Connected Conversations | Emma George

After years of preparation and planning, the University’s School of Allied Health Science and Practice has finally welcomed its first student cohort. Among the excited academics welcoming them is Senior Lecturer in Occupational Therapy, Dr Emma George. Since starting her career 20 years ago, Emma’s work has taken her around the globe and now, she hopes to inspire the next generation of occupational therapists.

Emma George

Please tell us a little bit about yourself.

My name is Emma George. I completed my occupational therapy degree in 2001. I have worked in community development, mental health, paediatrics, and in the homeless sector. My work has taken me to lots of interesting places around the world—the most northern parts of Central Asia, the fast-paced cities of India, and quiet villages in South East Asia are just a few highlights. At the same time, I am passionate about health equity in Australia and I have learned a lot from Aboriginal people and communities about social determinants of Indigenous health and resilience. I love teaching about tackling the big issues in health, policy and occupational justice. At the end of last year, I was elected as a delegate for OT Australia to the World Federation of Occupational Therapists (WFOT)

I am a Senior Lecturer in Occupational Therapy (OT) at the University of Adelaide. I am passionate about teaching, research and advocacy, where occupational science and the social determinants of health intersect to inform practice and policy. I came to the University at the end of 2019 just as the School of Allied Health Science and Practice was forming. We have been busy preparing the programs for students and I am so excited to be teaching the first cohort of students in 2021. 

What has been your journey to get where you are today? 

Working as an occupational therapist, and in many interesting and challenging roles, prepared me for research in public health. I wouldn’t describe my time in public health as a deviation because I always think like an OT but public health has enhanced my understanding of health and wellbeing from a population perspective. The challenge for me is to advocate for occupational therapy in extended scope of practice and keeping equity and justice the focus of my work.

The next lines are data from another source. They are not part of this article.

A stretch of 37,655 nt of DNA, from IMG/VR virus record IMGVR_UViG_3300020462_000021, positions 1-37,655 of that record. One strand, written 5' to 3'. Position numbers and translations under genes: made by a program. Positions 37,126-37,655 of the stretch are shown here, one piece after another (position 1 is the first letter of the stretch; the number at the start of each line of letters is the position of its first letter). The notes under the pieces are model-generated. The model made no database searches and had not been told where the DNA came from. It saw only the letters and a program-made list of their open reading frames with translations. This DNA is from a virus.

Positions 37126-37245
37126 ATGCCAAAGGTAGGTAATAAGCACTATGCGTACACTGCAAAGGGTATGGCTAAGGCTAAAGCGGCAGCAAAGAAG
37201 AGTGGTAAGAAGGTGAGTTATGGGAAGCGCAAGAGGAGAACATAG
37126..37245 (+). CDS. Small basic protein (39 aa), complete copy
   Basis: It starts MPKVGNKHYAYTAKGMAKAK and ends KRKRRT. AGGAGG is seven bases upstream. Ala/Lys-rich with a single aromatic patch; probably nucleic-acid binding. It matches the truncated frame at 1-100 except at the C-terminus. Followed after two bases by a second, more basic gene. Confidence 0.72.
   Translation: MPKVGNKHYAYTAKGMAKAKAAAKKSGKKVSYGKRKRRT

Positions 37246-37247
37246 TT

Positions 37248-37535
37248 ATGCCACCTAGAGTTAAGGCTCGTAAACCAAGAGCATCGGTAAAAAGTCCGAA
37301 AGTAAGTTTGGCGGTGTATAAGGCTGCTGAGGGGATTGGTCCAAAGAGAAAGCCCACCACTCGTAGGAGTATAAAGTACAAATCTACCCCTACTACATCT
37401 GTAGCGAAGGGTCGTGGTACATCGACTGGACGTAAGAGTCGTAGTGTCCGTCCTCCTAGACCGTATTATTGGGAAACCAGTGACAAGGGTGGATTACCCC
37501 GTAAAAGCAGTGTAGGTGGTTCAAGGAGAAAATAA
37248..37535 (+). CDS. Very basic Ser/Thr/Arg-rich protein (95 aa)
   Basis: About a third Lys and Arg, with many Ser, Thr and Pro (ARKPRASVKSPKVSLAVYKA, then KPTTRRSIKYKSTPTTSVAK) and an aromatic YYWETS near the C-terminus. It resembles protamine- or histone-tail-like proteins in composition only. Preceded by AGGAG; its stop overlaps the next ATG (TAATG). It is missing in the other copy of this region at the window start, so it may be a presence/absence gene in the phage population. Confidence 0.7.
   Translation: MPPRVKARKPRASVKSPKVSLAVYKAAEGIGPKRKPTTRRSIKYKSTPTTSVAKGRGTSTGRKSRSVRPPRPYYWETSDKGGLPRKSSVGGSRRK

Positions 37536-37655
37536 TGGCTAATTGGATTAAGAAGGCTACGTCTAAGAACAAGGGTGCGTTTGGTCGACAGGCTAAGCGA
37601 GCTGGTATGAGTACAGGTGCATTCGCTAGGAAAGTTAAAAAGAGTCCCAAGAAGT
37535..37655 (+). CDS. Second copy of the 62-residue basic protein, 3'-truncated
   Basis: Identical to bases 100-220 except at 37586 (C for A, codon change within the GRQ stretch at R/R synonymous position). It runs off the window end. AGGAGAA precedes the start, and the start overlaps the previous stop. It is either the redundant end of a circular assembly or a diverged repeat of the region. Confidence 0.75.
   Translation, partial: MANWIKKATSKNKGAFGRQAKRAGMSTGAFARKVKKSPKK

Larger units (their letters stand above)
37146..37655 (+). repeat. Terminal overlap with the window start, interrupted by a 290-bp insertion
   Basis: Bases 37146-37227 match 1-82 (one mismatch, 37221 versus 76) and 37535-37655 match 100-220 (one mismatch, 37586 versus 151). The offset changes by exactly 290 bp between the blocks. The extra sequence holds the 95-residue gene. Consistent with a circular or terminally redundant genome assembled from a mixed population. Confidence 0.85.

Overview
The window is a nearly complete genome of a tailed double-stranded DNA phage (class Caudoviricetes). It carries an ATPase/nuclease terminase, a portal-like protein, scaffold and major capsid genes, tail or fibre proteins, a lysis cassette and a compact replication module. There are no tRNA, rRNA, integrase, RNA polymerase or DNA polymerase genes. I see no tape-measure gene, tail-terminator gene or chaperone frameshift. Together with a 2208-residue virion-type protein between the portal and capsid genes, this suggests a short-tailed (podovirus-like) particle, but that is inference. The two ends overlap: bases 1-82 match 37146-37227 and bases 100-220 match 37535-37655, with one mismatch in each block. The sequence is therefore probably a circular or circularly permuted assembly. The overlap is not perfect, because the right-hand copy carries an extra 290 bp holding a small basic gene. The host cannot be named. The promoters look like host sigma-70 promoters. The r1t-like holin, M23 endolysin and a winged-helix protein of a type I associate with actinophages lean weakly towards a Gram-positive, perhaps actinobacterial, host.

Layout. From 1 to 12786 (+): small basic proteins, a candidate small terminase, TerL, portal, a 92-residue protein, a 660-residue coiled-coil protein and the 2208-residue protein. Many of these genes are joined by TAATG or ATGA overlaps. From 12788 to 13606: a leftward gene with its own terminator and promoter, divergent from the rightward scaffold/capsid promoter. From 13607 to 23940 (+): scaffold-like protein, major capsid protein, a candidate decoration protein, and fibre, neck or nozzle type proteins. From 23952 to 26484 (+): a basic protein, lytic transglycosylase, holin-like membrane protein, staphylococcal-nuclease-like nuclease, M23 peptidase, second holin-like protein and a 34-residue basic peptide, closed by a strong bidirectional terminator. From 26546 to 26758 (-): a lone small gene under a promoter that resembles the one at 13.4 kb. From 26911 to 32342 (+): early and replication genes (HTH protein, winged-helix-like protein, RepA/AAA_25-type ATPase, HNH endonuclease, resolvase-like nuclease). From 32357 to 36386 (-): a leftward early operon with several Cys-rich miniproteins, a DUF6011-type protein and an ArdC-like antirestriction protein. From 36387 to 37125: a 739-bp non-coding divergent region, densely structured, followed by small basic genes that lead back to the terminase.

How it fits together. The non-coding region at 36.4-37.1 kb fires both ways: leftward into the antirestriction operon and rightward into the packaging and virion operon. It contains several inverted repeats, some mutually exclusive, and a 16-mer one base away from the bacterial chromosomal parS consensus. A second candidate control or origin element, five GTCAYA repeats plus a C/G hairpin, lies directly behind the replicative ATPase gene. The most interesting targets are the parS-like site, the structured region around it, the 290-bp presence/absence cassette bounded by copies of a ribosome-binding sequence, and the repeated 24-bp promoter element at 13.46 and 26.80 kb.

What do you love most about working at the University of Adelaide? 

There are so many things I love about my job — the people I get to work with, the commitment to excellence, the new ideas, walking along the river for meetings, the coffee, the opportunities for research — but for 2021, I am most excited for teaching and getting to know the first cohort of students in allied health!

What opportunities do you see for the future? 

As a new Australian delegate for the World Federation of Occupational Therapists (WFOT), I’m keen to learn more from occupational therapists from near and far about their work and how we can advocate for equity and justice in all that we do. This influences my teaching and research and I hope to bring new ideas and new stories of practice to the next generation of occupational therapists at our university. 

What are the top three most defining moments of the past year for you?

2020 was an insanely busy and defining year for me. I am very proud that the occupational therapy program received accreditation, I completed my PhD and I co-coached the Willunga league netball team to a premiership. When I look back, it feels like a bit like a blur, but I am forever grateful to be part of incredible teams at work, in research, and in community sport.

Emma George

What inspired you to pursue a career in health?

I always wanted to work in health. I confess that when I started occupational therapy, I didn’t really know what it was all about but I fell in love with the creative problem-solving and holistic way that occupational therapists work with people and communities and help people do what they want and need to do. 

A career in health can take you in so many directions. I loved my time in clinical work but moved into managing projects and then research. Working in health is rewarding and purposeful. I have been able to pursue a career that aligns with my values for equity and justice, and this is really important to me. 

What do you like to do in your spare time?

I’m not sure if I ever really have free time because my life outside of work is so full of sport. When I’m not at work, I’m coaching netball, watching my daughter play netball, or watching my sons play lacrosse and ice hockey. I usually have a coffee in hand and use my time in the car driving all over the state to listen to podcasts – I love OT4lyfe by Sarah PuttOccupied by Brock Cook, and Full Story by the Guardian.

How do you relax or switch off? 

I don’t think I ever switch off. I do spend time on Twitter every day which I find both stimulating and motivating. I learn a lot from @IndigenousX. I am also a member of the Port Adelaide Football Club and I love going to the footy with my family. 

Which destination is at the top of your list of places to go when international travel returns to normal? 

I have also always wanted to visit Vietnam. It’s the only South East Asian country I have never been to and occupational therapy is new in Vietnam so I’m keen to see what’s happening as the profession grows and how occupational therapists are making a positive contribution to the  health and wellbeing of people and communities. 

Tagged in connected conversations